Even smart people can make dumb choices.
Greenpeace findings launched today indicate the University of Sydney owns a $1 million stake in Whitehaven Coal, owners of the controversial Maules Creek coal mine.
Maules Creek isn’t any old mine. Not only is it the largest coal mine under construction in Australia, it’s also flattening endangered forest, trashing indigenous heritage sites and destroying prime farmland. When up and running, Maules Creek will contribute 30 million tons of CO2emissions per year, speeding up dangerous global warming. That’s hardly in line with the University’s public policy to invest in a green and ethical manner.
Australia’s big universities are already under serious pressure for investing in fossil fuels. So much so that they recently got together to decide how to respond. Unfortunately, the result was a weaselly agreement to keep quiet and ride out the storm.
But they need to know this isn’t a storm that’s going to pass.
We can break this code of silence. To do so, we need to turn up the heat. Right now, we need tens of thousands of you to write to Sydney Uni’s Vice-Chancellor, Michael Spence, calling on him to sell the uni's shares in Whitehaven Coal.
$1 million may not make or break a huge mine, but Whitehaven is desperate for cash. In fact, in 2013, it was the worst performer out of the top 100 companies on the Australian stock exchange. So getting the University of Sydney to pull out would be a powerful move because once one investor goes, others tend to follow.
We are at a key moment in the campaign. In June, our friends at the Maules Creek Community Council took Whitehaven to court for bulldozing the Leard State Forest during hibernation season - literally killing animals while they slept.
Sadly, it was only a temporary reprieve. The machines could rev up again as early as September, so we need to act now. Can you add your voice today?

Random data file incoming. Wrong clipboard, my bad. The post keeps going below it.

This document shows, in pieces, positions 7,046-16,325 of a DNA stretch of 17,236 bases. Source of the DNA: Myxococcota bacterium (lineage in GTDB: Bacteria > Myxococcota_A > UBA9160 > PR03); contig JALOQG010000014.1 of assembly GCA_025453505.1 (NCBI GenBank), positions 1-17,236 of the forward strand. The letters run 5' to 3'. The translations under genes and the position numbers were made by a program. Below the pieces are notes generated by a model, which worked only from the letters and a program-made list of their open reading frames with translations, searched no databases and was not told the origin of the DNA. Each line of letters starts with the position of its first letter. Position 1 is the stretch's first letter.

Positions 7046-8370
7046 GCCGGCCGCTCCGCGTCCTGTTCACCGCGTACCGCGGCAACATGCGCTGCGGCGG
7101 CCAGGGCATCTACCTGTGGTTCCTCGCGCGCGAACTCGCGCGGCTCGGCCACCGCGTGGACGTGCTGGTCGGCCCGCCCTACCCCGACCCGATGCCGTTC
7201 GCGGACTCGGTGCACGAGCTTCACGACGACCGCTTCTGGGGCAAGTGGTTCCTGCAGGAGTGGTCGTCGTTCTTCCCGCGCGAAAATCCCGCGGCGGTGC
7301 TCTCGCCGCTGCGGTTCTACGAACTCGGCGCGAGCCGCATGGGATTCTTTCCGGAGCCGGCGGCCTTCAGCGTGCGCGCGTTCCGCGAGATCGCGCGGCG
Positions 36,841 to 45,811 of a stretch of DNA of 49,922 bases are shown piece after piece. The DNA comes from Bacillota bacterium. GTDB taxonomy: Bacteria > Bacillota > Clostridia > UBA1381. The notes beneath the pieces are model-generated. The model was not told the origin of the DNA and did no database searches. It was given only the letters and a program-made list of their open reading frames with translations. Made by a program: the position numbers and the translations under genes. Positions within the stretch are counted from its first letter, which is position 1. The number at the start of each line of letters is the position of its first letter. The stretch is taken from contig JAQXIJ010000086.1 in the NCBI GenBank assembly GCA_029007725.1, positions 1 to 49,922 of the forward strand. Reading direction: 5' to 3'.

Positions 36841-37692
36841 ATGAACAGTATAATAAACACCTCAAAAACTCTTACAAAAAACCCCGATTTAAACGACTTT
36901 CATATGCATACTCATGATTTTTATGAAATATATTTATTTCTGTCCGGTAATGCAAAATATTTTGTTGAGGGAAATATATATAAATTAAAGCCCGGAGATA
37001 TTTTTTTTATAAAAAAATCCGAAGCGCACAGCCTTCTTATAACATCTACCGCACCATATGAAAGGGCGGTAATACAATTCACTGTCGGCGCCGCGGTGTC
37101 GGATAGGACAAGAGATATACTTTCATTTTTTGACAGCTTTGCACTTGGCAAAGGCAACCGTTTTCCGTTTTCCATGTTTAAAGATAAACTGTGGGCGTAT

Sydney Uni is a multi-billion dollar institution - one of the most recognised and respected in the country - so even though investing in Whitehaven is in breach of its own principles, getting them to change won’t be easy.
But people power has done this before. After a similar campaign, the Australian National University recently divested from coal seam gas firm Metgasco, and in May last year, Stanford University in California – one of the world’s leading universities with a total endowment of $US 18.7 billion - announced that it would not make any direct investments in coal companies.
Stanford’s President said: ‘Moving away from coal in the investment context is a small, but constructive, step while work continues, at Stanford and elsewhere, to develop broadly viable sustainable energy solutions for the future.’
A smart move.
Together, we can help Sydney Uni do the same.
Let’s do it.
Climate and Energy Campaigner
Greenpeace Australia Pacific
PS. It’s not just the animals and the climate that will suffer. The damage to farmland is simply staggering. Cliff Wallace, whose family has been working the land for decades, said: “The dust created by the mine is really going to hurt our lungs and our crops. But water is the biggest issue for us as farmers. This mine will take a huge amount of water from nearby rivers and our water aquifers. We won’t be able to irrigate.”
In fact, while farmers face the aftermath of a severe drought, 4 million litres of water would be guzzled up every day from the nearby Namoi River to build the mine.
We can help farmers like Cliff by taking action today.
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